Residential real estate investors seeing higher vacancy rates in most local markets


  • Tightest rental markets for renters are Washington and Johnson counties TN and Washington Co. VA.
  • Bristol, VA has highest non-owner occupied vacancy rate in the area.
  • Greeneville has the highest non-owner occupied vacancy rate in NE TN.
  • Five local markets have non-owner occupied vacancy rates of 5% or higher.

 

While one part of the NE Tennessee housing market is contending with higher demand and fewer listings another is beginning to feel the pinch of too many vacancies.

Existing home sales have moved at a brisk pace for the past nine months while the inventory shortage has stubbornly stayed 6% to 7.5% below last year’s monthly levels. So far, increased demand and less supply has not moved the average sales price in proportion to sales. The average sales price was up 6.9% in January compared to January last year, according to the Northeast Tennessee Association of Realtors Trends Report. However, the current average sales price annual comparison shows it was 3% higher than it was in 2014. The small increase was despite record sales levels that began in May and continued until December.

The other side of the story emerged with RealtyTrac’s current residential vacancy analysis.

At the beginning of this month, the vacancy rates for non-owner occupied investor properties in six of nine local markets were running higher than the national rate. The exceptions are Johnson and Washington counties in NE Tennessee and Washington County VA.

According to the report, there are 97,540 non-owner occupied investment properties in the region. Of that, 4,352 were vacant at the beginning of the month.

Nationwide the vacancy rate for these type properties is 4.3%. In NE Tenn. it was 4.6%. The Bristol VA rate was 8.5% while Washington County VA had a 1.4% rate.

In the two largest counties offer different pictures for investors. It’s better than average in Washington County Tenn. and a little worse than average in Sullivan County.

Some Sullivan County landlords are complaining about poor showing for rentals that have been on the market for longer periods than past years. There are a couple of likely reasons at play.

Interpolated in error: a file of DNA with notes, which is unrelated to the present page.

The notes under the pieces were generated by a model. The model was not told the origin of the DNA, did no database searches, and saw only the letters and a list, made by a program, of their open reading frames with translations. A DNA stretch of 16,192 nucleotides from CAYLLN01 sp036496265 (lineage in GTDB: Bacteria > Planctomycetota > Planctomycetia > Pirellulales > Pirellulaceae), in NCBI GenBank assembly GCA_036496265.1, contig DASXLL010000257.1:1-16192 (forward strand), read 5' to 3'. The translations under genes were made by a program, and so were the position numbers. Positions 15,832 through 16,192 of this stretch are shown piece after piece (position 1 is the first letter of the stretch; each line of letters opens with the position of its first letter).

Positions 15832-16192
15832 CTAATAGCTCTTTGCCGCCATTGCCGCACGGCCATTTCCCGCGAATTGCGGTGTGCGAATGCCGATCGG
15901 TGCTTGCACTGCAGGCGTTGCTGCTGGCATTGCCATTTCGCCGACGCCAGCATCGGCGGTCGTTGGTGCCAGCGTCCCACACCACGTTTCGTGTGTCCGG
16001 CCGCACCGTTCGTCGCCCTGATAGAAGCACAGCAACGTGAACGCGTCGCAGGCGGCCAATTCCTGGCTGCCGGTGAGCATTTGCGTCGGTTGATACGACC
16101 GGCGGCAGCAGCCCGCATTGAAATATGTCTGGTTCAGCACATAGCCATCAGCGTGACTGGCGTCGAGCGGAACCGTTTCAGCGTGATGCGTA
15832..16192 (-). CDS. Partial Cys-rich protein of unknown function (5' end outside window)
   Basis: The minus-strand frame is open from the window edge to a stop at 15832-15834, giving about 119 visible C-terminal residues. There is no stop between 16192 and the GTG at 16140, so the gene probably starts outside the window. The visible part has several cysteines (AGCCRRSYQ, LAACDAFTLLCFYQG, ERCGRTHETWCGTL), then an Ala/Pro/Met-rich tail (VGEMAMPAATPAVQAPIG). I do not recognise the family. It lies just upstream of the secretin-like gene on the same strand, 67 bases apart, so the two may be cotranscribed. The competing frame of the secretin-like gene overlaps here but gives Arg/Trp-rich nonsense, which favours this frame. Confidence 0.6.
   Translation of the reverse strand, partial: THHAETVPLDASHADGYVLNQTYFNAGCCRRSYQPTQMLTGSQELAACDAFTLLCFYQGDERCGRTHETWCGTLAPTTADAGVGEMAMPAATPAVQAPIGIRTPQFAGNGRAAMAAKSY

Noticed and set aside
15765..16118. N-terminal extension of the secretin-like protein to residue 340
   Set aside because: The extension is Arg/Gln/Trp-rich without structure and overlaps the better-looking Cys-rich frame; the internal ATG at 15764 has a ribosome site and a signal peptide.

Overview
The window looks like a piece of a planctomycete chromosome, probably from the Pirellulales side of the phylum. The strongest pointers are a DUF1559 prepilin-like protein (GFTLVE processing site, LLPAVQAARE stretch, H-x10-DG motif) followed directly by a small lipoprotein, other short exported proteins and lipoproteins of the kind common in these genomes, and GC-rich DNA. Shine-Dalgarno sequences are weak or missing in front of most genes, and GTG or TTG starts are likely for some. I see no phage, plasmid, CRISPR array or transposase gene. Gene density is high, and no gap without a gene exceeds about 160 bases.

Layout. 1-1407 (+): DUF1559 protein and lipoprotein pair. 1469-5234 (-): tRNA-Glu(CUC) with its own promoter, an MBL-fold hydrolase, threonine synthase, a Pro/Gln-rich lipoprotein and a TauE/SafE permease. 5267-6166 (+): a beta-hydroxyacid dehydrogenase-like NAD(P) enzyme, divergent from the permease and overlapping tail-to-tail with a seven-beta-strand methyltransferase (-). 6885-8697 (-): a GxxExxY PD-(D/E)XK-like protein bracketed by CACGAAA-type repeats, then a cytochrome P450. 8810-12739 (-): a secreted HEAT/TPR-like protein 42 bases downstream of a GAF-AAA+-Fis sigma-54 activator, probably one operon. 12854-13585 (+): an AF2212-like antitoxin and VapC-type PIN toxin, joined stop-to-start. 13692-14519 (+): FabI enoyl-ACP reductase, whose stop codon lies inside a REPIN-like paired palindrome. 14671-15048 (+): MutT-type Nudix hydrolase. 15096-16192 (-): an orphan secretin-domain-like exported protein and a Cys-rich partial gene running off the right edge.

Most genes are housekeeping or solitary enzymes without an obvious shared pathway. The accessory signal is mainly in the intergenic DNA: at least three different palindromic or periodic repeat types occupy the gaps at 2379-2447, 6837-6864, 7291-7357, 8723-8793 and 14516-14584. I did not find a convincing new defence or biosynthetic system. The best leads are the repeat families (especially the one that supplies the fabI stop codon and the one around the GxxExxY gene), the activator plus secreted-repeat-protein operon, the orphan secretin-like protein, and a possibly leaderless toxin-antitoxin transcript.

The first is the supply in the multifamily and rental market has increased. Investor activity increased during the recession when there was an increased supply of foreclosures at attractive discount rates. A signal of that new supply coming on-line is this year’s reduction of fair market rents in Washington and Sullivan counties by The Department of Housing and Urban Development.  That contrasts with what happened with the fair market rents at the beginning of 2015.  Washington County saw the largest increase in Tennessee while Sullivan County was tied for the second largest.

The second is new large multifamily developments are coming online in Bristol and Kingsport this year while multifamily development growth in Washington County has slowed.

Here’s how the current non-owner occupied vacancy rates stacked up in NE Tennessee:

Greene – 5.7%.

Hawkins – 5.5%.

Unicoi – 5.4%.

Sullivan – 5%.

Carter – 4.4%.

Johnson – 3.4%.

Washington – 3.1%.

Methodology

RealtyTrac matched its address-level property data for nearly 85 million U.S. residential properties — including foreclosure status, owner-occupancy status, and equity — against monthly updated data from the U.S. Postal Service indicating whether a property had been flagged as vacant by the postal carrier. .

 

 

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